The United States Army dropped an atomic bomb (nicknamed little boy) on Hiroshima Japan on August 6th, 1945. This bomb was the equilivant of 20,000 tons of tnt. On August 9th, the United States dropped another bomb on the city of Nagaski. This bombing was and still is to this day a controversal chapter of World War 2 history.

Effects on Hiroshima
The city of Hiroshima was of four possible selections chosen by the military for bombing. The others where Kokura, Nagasaki and Niigata. These cities were selected because they were relatively left untouched by the normal bombing of US bombers. This drop would act as a test for the bomb. At 8:15 AM the bomb was dropped over Hiroshima and missed it's target by 800 feet. The resulting mushroom cloud was an estimated 40,000 feet. Officialy, the targets in all cities where not military targets but the cities themselves, which were not military important to Japan. Out of the 90,000 buildings in the city, 60,000 were demolished. The amount of casualties was difficult to attain as many of the bomb's victims were vaporized, leaving only burnt shadows. It is now believed that 70,000 people died from the initial blast, while another 70,000 died from radiation afterwards.
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Hiroshima after the bomb

Effects on Nagasaki
The bomb dropped on Nagasaki (codenamed "Fat Man") was deemed to be alot more powerful than the one dropped on Hiroshima. However, because of Nagasaki's mountanaus terrain, alot of the bomb's devastation was prevented. Nevertheless the destruction was immense. However, Nagasaki was not the primary target for that bomb, Kokura was. But because of a heavy mist that shrouded the city, the bomber chose Nagasaki instead. It is important to note that the three day period was not offered as a time limit for the Japanese to surrender, but time required to get more plutonium for Fat Man. 70,000 people died within the first year (that number is including those who died as a result of the blast and those who died of radiation exposure.) 40% of Nagasaki was destroyed.

Reasons for the bombing
There where three main reasons why the United States chose to drop the bomb.
1. They wanted to make sure that the Japanese would surrender in order to guarantee a surrender. American casualites from the resulting attack were an estimated one million. Japanese casualites were estimated to be much higher.
2. They wanted to use the bomb before the Soviets got a chance to get involved in the war against Japan. They wanted to maintain clear military dominance.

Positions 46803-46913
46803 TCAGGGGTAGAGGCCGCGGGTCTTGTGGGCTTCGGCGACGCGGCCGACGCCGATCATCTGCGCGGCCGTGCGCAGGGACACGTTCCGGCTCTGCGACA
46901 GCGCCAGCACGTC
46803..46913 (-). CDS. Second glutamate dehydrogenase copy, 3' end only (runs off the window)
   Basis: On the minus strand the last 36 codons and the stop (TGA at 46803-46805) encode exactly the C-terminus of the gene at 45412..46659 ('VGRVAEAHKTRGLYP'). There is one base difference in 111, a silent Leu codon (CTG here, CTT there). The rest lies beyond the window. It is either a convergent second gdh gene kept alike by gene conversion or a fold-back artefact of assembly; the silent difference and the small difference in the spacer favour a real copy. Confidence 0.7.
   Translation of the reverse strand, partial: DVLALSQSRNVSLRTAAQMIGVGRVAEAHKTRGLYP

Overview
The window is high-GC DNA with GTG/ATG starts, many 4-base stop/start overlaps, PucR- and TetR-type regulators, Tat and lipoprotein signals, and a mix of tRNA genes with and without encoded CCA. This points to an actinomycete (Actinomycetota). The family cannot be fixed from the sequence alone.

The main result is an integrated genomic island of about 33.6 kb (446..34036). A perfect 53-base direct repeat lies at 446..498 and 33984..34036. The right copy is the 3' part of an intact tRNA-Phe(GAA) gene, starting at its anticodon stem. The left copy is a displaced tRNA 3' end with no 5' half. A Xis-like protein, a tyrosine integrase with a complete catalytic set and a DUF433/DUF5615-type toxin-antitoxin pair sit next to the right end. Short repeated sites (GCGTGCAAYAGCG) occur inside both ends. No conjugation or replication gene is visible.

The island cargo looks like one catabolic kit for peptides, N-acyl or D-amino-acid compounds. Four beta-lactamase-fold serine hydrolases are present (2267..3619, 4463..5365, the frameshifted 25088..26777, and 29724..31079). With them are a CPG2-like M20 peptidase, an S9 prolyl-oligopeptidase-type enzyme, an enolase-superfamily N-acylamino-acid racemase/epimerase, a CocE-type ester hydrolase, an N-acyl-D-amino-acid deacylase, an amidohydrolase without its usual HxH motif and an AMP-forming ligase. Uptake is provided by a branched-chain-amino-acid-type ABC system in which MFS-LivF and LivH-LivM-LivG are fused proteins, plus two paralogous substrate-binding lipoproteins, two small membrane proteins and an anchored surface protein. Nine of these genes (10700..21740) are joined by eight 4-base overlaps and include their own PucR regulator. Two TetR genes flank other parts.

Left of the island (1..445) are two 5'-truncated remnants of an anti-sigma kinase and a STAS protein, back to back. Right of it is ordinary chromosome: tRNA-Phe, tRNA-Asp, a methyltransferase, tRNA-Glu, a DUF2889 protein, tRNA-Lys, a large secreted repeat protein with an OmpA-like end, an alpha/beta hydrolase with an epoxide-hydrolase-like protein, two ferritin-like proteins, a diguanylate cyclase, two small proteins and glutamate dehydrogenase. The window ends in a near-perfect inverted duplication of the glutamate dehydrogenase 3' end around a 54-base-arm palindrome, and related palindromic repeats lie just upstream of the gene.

3. The cities were remained untouched so that scientists could study the effects of the bomb to see how powerful and deadly it was.

Two days after the bomb dropped on Nagasaki, the Japanese surrendered. Supporters of the dropping of the bomb claim this saved millions of lives.

Arguments against the bombing
Although, as stated before, the US military at the time estimated that a million Americans would die in the inevitable invasion of Japan, there is no document showing where or how this number was gathered. The United States Strategic Bombing Survey (A goverment agency) conducted a detailed study of the bombing of Both Hiroshima and Nagasaki after the war. In the report, Japanese surivors and former military leaders were interviewed. The report concludes that "...Japan would have surrendered even if the atomic bombs had not been dropped, even if Russia had not entered the war, and even if no invasion had been planned or contemplated." The Japanese code was broken, and in June 1943 the allies intercepted a code quoting the emperor of Japan saying that fighting to the end was not a realistic plan. On July 13th Japan's then former minister Shigenori Togo told his ambassdor in Moscow that "Unconditional surrender is the only obstacle to peace..." The only condition on Japanese surrender was that the Emperor was to keep his place. According to American historian Martin Sherwin, this message was directed to President Truman, however it had "...no effect whatever on efforts to bring the war to a conclusion."

Legal issues
According to the 1923 Hague convention on The Rules of Aerial Warfare, it is illegal to attack cilivans or their property, or to use bombing as a way of terrorizing a people into submission. The US chose Hiroshima and Nagasaki for their "Population", which is a direct violation of this convention. Although no pilot, officer or anyone else who participated in this bombing ever stood trial for the violation or suffered any penalties whatsoever. Terrorism in the US Code of Federal regulation as “...the unlawful use of force and violence against persons or property to intimidate or coerce a government, the civilian population, or any segment thereof, in furtherance of political or social objectives.” (28 C.F.R. Section 0.85). Since the bombing of Hiroshima was in fact a cilivian target, and the aim was to secure a unconditional surrender from the Japanese government, this techincaly constitutes a terrorist act.
Sources
For Effects on Hiroshima, Nagasaki and the intro:
http://history1900s.about.com/od/worldwarii/a/hiroshima.htm
For Reasons for bombinbs
http://www.hiroshima-spirit.jp/en/museum/morgue_e12.html

For Arguments against the bombing
Howard Zinn;A People's history of the United States, 1492 to present. Harper Colins, New York NY. 1999. Pg.422
For Legal issues
Ward Churchill; On the Justice of Roosting Chickens: Reflections on the Consequences of U.S Imperial Arrogance and Criminality. AK Press, Oakland California. 2003.
http://www.fbi.gov/publications/terror/terror2000_2001.htm